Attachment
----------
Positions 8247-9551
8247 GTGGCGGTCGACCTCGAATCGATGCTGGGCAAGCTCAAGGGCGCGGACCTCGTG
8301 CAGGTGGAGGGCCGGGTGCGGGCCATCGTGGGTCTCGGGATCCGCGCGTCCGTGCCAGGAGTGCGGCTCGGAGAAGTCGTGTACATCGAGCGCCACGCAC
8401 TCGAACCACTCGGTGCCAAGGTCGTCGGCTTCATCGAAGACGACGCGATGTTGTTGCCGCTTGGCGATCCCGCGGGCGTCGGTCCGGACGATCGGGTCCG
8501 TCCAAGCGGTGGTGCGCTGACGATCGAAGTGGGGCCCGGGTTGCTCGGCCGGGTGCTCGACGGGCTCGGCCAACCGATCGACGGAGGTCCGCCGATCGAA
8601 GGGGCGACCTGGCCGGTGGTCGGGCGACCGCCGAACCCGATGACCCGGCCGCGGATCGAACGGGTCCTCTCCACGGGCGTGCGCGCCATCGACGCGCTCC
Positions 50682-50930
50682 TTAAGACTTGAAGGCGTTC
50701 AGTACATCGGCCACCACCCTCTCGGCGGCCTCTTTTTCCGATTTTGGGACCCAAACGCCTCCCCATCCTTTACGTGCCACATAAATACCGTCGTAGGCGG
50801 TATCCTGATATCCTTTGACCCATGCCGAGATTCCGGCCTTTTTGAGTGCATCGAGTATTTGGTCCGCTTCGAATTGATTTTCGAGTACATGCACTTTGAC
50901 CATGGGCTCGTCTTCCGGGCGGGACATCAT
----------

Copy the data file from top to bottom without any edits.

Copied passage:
Positions 8247-9551
8247 GTGGCGGTCGACCTCGAATCGATGCTGGGCAAGCTCAAGGGCGCGGACCTCGTG
8301 CAGGTGGAGGGCCGGGTGCGGGCCATCGTGGGTCTCGGGATCCGCGCGTCCGTGCCAGGAGTGCGGCTCGGAGAAGTCGTGTACATCGAGCGCCACGCAC
8401 TCGAACCACTCGGTGCCAAGGTCGTCGGCTTCATCGAAGACGACGCGATGTTGTTGCCGCTTGGCGATCCCGCGGGCGTCGGTCCGGACGATCGGGTCCG
8501 TCCAAGCGGTGGTGCGCTGACGATCGAAGTGGGGCCCGGGTTGCTCGGCCGGGTGCTCGACGGGCTCGGCCAACCGATCGACGGAGGTCCGCCGATCGAA
8601 GGGGCGACCTGGCCGGTGGTCGGGCGACCGCCGAACCCGATGACCCGGCCGCGGATCGAACGGGTCCTCTCCACGGGCGTGCGCGCCATCGACGCGCTCC
Positions 50682-50930
50682 TTAAGACTTGAAGGCGTTC
50701 AGTACATCGGCCACCACCCTCTCGGCGGCCTCTTTTTCCGATTTTGGGACCCAAACGCCTCCCCATCCTTTACGTGCCACATAAATACCGTCGTAGGCGG
50801 TATCCTGATATCCTTTGACCCATGCCGAGATTCCGGCCTTTTTGAGTGCATCGAGTATTTGGTCCGCTTCGAATTGATTTTCGAGTACATGCACTTTGAC
50901 CATGGGCTCGTCTTCCGGGCGGGACATCAT